Provided by: libxmlrpc-lite-perl_0.717-2_all bug


       XMLRPC::Transport::HTTP - Server/Client side HTTP support for XMLRPC::Lite


             use XMLRPC::Lite
               proxy => 'http://localhost/',
             # proxy => 'http://localhost/cgi-bin/xmlrpc.cgi', # local CGI server
             # proxy => 'http://localhost/',                   # local daemon server
             # proxy => 'http://login:password@localhost/cgi-bin/xmlrpc.cgi', # local CGI server with authentication

             print getStateName(1);

       CGI server
             use XMLRPC::Transport::HTTP;

             my $server = XMLRPC::Transport::HTTP::CGI
               -> dispatch_to('methodName')
               -> handle

       Daemon server
             use XMLRPC::Transport::HTTP;

             my $daemon = XMLRPC::Transport::HTTP::Daemon
               -> new (LocalPort => 80)
               -> dispatch_to('methodName')
             print "Contact to XMLRPC server at ", $daemon->url, "\n";


       This class encapsulates all HTTP related logic for a XMLRPC server, independent of what
       web server it's attached to.  If you want to use this class you should follow simple
       guideline mentioned above.

       You can use any proxy setting you use with LWP::UserAgent modules:

                            proxy => ['http' => 'http://my.proxy.server']);


        $xmlrpc->transport->proxy('http' => 'http://my.proxy.server');

       should specify proxy server for you. And if you use "HTTP_proxy_user" and
       "HTTP_proxy_pass" for proxy authorization SOAP::Lite should know how to handle it

         use HTTP::Cookies;

         my $cookies = HTTP::Cookies->new(ignore_discard => 1);
           # you may also add 'file' if you want to keep them between sessions

         my $xmlrpc = XMLRPC::Lite->proxy('http://localhost/');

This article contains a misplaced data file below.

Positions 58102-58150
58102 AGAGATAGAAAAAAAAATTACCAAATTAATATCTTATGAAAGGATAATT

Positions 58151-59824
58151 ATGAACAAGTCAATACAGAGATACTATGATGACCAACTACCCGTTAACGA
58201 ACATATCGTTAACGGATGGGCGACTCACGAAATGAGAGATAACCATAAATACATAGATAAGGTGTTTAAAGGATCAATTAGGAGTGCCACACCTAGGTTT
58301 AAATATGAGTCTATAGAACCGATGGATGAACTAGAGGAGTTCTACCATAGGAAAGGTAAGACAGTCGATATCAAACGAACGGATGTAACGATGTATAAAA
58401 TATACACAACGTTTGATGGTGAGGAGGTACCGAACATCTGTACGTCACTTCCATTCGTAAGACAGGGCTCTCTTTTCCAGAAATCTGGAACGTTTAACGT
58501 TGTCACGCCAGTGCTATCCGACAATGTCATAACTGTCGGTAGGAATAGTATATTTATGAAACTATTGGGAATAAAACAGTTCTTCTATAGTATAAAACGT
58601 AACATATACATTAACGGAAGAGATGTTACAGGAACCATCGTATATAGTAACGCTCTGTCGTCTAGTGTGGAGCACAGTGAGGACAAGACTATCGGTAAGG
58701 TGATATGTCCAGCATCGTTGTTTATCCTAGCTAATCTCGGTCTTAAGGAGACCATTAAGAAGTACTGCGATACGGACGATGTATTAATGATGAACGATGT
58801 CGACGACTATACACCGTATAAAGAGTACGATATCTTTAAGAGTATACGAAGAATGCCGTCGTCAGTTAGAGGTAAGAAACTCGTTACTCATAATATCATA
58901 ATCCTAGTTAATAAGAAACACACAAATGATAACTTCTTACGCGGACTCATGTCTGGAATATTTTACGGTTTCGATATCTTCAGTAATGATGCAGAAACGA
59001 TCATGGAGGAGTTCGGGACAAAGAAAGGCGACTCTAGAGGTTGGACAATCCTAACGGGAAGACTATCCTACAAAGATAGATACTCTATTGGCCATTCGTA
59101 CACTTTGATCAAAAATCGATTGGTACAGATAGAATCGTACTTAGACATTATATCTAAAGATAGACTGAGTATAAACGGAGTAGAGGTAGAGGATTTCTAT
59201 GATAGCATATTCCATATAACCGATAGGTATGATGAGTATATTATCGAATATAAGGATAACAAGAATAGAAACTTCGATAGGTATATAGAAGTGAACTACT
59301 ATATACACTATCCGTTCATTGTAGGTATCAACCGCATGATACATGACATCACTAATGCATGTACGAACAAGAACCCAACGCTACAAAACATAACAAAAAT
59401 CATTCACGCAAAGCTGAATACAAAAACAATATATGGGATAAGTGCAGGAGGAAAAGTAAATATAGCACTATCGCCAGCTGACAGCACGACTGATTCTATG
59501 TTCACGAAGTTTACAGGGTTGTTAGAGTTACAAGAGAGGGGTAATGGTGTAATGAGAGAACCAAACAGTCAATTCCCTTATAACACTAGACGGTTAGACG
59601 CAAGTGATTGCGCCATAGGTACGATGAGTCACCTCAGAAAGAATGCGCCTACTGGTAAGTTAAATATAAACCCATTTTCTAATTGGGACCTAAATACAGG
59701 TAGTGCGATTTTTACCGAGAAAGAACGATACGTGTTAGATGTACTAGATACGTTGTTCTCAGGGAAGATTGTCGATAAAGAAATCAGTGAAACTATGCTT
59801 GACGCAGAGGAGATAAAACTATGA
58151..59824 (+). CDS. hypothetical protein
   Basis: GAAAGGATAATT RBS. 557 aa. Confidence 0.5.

Cookies will be taken from response and provided for request. You may always add another
       cookie (or extract what you need after response) with HTTP::Cookies interface.

       You may also do it in one line:

                        cookie_jar => HTTP::Cookies->new(ignore_discard => 1));

       XMLRPC::Lite provides you option for enabling compression on wire (for HTTP transport
       only). Both server and client should support this capability, but this logic should be
       absolutely transparent for your application.  Server will respond with encoded message
       only if client can accept it (client sends Accept-Encoding with 'deflate' or '*' values)
       and client has fallback logic, so if server doesn't understand specified encoding
       (Content-Encoding: deflate) and returns proper error code (415 NOT ACCEPTABLE) client will
       repeat the same request not encoded and will store this server in per-session cache, so
       all other requests will go there without encoding.

       Having options on client and server side that let you specify threshold for compression
       you can safely enable this feature on both client and server side.

       Compression will be enabled on client side IF: threshold is specified AND size of current
       message is bigger than threshold AND module Compress::Zlib is available. Client will send
       header 'Accept-Encoding' with value 'deflate' if threshold is specified AND module
       Compress::Zlib is available.

       Server will accept compressed message if module Compress::Zlib is available, and will
       respond with compressed message ONLY IF: threshold is specified AND size of current
       message is bigger than threshold AND module Compress::Zlib is available AND header
       'Accept-Encoding' is presented in request.


        Crypt::SSLeay             for HTTPS/SSL
        HTTP::Daemon              for XMLRPC::Transport::HTTP::Daemon
        Apache, Apache::Constants for XMLRPC::Transport::HTTP::Apache


        See ::CGI, ::Daemon and ::Apache for implementation details.
        See examples/XMLRPC/* for examples.


       Copyright (C) 2000-2001 Paul Kulchenko. All rights reserved.

       This library is free software; you can redistribute it and/or modify it under the same
       terms as Perl itself.


       Paul Kulchenko (